The “Intelligence” is the cake itself, and “Creative” is the icing. They can exist separately, but when they come together they make a beautiful cake. And let’s face it, cake is delicious. That being said sometimes you just need a spoon and a tub full of icing. Right, my creative peeps?

Do you have a personal motto?

I think it’s tied between what I said earlier about living “Empathy first” and also “positivity is self-fulfilling.” Even when life gets hard, I find that when I choose positivity, it chooses me back.

Quickfire:

Spring or Fall?

Fall.

Comedy or Mystery?

Drama.

Freckles or Dimples?

Both.

Questions: Asking or Answering?

Asking. Definitely asking.

Picnic or Restaurant?

Restaurant.

Now you know a little more about Sarah Giarratana!

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The Time is Now: Google’s Mobile Deadline

Google's Mobile Deadline

It’s here — Google has pulled out the guillotine for mobile organic search. This time, they’re not messing around.

For many years, marketers have pondered the implication of mobile site access and mobile search ranking results. Google is generally quick to respond to advancements in mobile technology that enhance the consumer’s online experience, and this is a clear-cut example of just that.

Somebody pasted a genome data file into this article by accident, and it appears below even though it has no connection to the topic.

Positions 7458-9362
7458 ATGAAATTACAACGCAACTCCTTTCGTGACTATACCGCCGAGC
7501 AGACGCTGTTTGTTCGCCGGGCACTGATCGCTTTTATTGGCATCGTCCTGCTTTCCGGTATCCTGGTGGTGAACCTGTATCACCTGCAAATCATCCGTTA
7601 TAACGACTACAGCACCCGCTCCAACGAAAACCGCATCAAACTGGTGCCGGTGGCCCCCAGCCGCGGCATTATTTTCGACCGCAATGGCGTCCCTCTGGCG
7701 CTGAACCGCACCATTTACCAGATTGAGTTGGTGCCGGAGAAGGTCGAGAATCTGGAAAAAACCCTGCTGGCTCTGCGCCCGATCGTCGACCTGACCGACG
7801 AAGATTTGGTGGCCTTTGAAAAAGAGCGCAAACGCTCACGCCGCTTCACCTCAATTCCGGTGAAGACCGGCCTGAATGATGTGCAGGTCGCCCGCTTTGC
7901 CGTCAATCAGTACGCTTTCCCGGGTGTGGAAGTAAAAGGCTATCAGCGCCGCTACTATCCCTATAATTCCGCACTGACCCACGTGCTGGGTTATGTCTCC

Content, content, content.

Google has always harped on the need for quality content versus quantities of “optimized” content. Whether its the Hummingbird update, Panda, Penguin, or whatever the next animal-named-algorithm they choose is, the goal is to identify higher quality content and eliminate what they deem low quality.

The delivery of quality content through search is not defined solely by Google itself, but through over a decade of research and consumer usage data to define what happens next. This time, what happens next is critical for all marketers.

According to ComScore’s January 2015 report, we’re far past the mobile versus desktop tipping point. This should be a wake up call for all brands and marketers.

ComScore January 2015 data

SEO is fun. It’s an always evolving, never stagnant, almost “game”-like adventure for copywriters, analytics professionals, digital marketers, and data geeks in general (like me).